At one point, Josh Willingham was one of the most valuable players in baseball. Not necessarily from a production perspective, but from a production for the money perspective. Back in 2012 he was in the midst of a .260/.366/.524 season with 35 homers and 110 rbis, and he was in the first year of a 3 year, $21 million dollar contract. Fangraphs.com does some fancy stuff with player value, and that season was worth $15.9 million according to their metrics. He could have been moved for a pretty good offer at the 2012 trade deadline, most likely, but the Twins decided he was worth holding on to even though the season was kind of an outlier and he wasn't likely to still be around when they got back to contending. Two years later, injuries and poor play torpedoed his value, though a decent second half so far was enough to trick the Royals into trading for him, though the return is dubious at best.
Kansas City has been desperate for outfield power this season, particularly as they try to make a playoff push, so Willingham is pretty perfect match consider the Royals and their aversion to costs, both monetary and prospect wise. Though his average is poor for the second straight year (.210), he put up a very nice OBP (.345) and decent enough slugging (.402) that he represents an upgrade for the Royals. Royal outfielders have slugged just .381 this year, and their RFers (where Willingham will most likely play with Alex Gordon entrenched in left) have OPSed just .687 (better than the Twins, actually) so RF was a good place to upgrade and KC was able to do it fairly cheaply.
The Twins received pitcher Jason Adam in return, and it's a mixed bag for certain. Adam's numbers in his minor league starting career aren't great. Hell they aren't even good with a career 4.38 ERA, but his peripherals suggest he's better than that (7.4 K/9 vs. 2.6 BB/9, good FIP, bad BABIP) and most prospect lists I could find going into 2014 had him ranked right around #10, with my favorite guy John Sickels from Minorleagueball.com ranked him 11th and said he's "not an ace, but could be a fourth starter." High praise? No. A good return for Willingham at this point? Absolutely. Worst case he should end up a fairly decent middle reliever, which is where he's been slotted since being promoted to triple A midway through the year and put up a 2.35 ERA in 8 appearances.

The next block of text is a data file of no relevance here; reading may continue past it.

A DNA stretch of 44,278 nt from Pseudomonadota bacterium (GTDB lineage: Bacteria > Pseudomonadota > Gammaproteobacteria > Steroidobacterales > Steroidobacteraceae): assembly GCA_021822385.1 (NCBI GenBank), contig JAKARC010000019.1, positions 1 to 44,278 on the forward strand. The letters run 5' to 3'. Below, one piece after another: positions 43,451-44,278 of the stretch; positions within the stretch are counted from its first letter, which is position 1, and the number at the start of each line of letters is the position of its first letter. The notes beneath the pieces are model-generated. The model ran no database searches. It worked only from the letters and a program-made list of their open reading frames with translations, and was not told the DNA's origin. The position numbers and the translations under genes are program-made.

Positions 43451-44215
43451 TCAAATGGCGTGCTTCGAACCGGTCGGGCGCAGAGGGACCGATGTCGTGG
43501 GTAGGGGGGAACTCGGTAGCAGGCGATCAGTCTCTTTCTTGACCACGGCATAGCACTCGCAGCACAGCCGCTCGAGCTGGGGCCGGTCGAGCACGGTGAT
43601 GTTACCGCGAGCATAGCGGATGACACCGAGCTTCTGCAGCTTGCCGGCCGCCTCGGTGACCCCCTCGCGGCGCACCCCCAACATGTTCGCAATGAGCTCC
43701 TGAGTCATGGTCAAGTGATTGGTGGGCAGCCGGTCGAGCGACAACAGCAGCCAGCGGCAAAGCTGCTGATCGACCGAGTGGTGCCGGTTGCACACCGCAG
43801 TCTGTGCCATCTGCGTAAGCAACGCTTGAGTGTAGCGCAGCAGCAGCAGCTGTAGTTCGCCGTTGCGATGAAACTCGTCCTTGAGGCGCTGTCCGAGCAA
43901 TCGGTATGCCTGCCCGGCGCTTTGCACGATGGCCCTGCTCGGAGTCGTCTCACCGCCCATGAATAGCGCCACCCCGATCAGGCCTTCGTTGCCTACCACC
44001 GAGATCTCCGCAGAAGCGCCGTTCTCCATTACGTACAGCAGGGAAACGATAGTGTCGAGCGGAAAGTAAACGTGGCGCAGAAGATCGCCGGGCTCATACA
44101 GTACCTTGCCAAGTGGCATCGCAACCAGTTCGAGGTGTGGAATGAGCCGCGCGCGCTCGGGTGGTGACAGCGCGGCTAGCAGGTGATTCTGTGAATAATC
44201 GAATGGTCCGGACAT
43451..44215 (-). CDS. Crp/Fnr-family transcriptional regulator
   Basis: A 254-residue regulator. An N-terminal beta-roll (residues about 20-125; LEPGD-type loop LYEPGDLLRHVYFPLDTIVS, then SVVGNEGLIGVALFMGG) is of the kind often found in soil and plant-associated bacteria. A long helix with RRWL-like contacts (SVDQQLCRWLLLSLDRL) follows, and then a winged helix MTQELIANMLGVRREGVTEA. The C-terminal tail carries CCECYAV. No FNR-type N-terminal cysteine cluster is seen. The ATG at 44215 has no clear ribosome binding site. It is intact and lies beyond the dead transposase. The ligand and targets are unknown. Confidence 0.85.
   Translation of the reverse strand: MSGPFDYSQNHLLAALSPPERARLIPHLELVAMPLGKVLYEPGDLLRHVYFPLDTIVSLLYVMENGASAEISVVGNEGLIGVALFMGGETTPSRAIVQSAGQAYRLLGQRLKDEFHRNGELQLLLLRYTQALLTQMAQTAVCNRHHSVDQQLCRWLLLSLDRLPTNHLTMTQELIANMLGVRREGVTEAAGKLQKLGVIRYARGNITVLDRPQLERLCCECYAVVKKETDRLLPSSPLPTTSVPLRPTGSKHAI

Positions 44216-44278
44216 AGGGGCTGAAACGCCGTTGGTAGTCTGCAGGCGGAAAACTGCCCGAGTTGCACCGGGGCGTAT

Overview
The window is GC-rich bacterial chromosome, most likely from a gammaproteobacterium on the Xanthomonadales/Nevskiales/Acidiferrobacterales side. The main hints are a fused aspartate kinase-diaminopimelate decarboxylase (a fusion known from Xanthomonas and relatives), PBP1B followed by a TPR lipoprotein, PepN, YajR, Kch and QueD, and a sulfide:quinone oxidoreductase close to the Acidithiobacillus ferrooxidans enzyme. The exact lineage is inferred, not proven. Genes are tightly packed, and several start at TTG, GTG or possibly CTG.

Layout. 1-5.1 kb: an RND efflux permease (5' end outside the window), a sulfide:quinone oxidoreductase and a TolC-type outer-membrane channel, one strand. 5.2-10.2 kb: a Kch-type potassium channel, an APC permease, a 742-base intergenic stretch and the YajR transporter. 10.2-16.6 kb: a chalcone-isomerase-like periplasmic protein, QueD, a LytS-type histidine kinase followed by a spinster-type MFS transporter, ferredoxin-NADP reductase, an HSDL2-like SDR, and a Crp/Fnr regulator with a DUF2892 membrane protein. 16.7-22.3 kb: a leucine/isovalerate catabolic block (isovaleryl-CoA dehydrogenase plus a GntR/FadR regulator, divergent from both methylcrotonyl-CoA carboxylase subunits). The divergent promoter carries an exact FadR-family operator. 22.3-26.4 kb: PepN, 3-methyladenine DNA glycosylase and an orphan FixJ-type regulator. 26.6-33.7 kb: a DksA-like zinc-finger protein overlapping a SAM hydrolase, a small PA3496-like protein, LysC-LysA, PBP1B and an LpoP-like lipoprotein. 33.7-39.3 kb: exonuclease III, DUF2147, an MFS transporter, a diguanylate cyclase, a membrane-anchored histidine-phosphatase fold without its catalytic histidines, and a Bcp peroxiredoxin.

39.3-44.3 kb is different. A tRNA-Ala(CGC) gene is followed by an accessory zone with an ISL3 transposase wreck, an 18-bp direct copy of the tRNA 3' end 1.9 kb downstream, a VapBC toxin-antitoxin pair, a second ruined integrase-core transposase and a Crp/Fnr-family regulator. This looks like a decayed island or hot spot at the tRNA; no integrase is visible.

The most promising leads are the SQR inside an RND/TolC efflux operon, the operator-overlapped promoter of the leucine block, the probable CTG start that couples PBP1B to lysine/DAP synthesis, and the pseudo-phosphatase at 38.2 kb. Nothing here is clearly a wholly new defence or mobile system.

Frankly I didn't expect to get anything of value for Willingham. Actually, I didn't expect the Twins to trade him at all because I thought they had screwed it up twice, so getting a possibly useful arm is a pretty big win, if you ask me. Even if his upside is just a 4th starter, if you stockpile enough of those kind of arms eventually you might end up with a few halfway decent starters. In any case it's a good return on a player who was completely expendable and extremely unlikely to be around in the future. Even if Adam doesn't pan out at the very least the Twins opened up their outfield playing time, which means plenty of time for Oswaldo Arcia to figure out his bat, Kennys Vargas at DH to gain experience, Chris Parmelee at first so the Twins can figure out he's not very good, and Danny Santana in center to gain time playing a new position. And of course, Jordan Schafer who probably deserves his own post. But I'm not going to do that.
Schafer, once regarded as a top prospect in the Braves' system, was selected off waivers by the Twins a few weeks back and has played well. Since those top prospect days he was traded once (in the Michael Bourn deal) and waived twice, so as you might guess things haven't exactly been working out. Schafer has been a terrible hitter in his major league career, hitting just .223/.308/.305 in just over 1,200 career plate appearances spread over 5 seasons, while striking out far too much for such little power. This year he's been spectacularly bad, leading the Braves to finally throw in the towel. Naturally, one team's trash is always the Twins' treasure bin, so they scooped him up to give a look.
Thus far he's played much better for the Twins than at any other point in his career, hitting .273/.333/.364 with 6 stolen bases and a very good walk rate, and he's playing pretty good defense, especially as a corner outfielder. Don't get all excited though. He's still striking out a ton and hitting for zero power, and nothing has drastically changed when you look deeper, so he's probably the same hitter his track record portrays. But guess what? He's fast, plays good defense, seems scrappy, and is under team control until 2017 so you know they're going to keep him around. Get used to this guy.